Seen in → No.154
Good piece on lithium, where it’s produced, the impacts on those communities, and the two forms in which it’s found in nature. One of the most frustrating things about this is that there is no systemic thinking, other than trying to understand how to make more money. If there was a global, sustained project to lower massively the number of cars, then perhaps lithium mining could be seen as a net-positive, but the way it’s going now, with a race for more profit and the idea shared by many that simply replacing cars with electric cars will work, we are just, again, shovelling our problems forward.
“So much destruction,” she said. “And for what? So eco-minded urbanites in Paris and Berlin can feel good about driving around in zero-emission cars.” […]
The weight of their evidence – shrinking pasturelands, failing crops, disappearing flora and fauna – all point towards a process of desertification which they believe is exacerbated by lithium extraction. The impact of disturbing a “huge, complex hydrological system” is not visible from one day to the next, said Balcázar. “But the two are interlinked, without any doubt.” […]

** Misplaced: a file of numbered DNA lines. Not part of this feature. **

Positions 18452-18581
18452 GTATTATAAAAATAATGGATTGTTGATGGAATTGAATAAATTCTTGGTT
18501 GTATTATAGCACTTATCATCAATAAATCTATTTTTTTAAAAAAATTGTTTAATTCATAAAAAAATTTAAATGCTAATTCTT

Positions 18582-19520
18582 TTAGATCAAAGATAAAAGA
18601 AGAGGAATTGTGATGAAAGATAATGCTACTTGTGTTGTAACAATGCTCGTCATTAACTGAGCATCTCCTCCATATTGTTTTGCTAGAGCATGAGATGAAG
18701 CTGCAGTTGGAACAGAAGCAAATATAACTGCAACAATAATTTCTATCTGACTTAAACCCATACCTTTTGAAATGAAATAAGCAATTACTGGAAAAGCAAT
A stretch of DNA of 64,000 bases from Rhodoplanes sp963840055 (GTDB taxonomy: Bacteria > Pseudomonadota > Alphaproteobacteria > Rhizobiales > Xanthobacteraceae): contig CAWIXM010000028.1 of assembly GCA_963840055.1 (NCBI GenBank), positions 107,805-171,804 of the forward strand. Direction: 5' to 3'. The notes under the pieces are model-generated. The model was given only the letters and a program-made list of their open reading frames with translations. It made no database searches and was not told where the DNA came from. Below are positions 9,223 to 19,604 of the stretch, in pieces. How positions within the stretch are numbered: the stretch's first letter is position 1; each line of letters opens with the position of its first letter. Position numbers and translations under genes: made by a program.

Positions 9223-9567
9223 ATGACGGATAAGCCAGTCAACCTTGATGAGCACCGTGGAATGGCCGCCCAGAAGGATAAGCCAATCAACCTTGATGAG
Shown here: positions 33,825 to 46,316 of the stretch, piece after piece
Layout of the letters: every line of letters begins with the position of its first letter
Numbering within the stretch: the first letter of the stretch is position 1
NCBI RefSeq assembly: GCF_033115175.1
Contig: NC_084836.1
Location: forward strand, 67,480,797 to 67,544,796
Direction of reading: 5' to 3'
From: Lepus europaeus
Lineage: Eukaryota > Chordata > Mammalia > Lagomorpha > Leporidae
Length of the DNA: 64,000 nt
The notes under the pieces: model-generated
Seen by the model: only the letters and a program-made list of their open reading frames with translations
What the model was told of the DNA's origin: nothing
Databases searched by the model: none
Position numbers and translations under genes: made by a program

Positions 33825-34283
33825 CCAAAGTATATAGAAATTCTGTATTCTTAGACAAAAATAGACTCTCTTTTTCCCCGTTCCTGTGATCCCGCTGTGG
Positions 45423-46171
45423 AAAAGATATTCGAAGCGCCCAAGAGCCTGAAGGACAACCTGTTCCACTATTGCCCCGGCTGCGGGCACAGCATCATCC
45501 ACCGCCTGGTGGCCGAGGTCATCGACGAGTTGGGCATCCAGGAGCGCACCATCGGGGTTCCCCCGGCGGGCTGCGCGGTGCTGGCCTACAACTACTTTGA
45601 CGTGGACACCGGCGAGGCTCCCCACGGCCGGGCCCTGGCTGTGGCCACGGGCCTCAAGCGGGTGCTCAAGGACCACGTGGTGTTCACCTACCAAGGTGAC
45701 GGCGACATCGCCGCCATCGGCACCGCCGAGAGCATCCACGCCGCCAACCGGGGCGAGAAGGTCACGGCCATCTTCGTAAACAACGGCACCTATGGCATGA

As Thea Riofrancos at Providence College pointed out, if everyone were to adopt “rational forms of transport” – such as trains, trams, e-buses, cycling and car-sharing – then demand for passenger vehicles of all kinds would shrink overnight.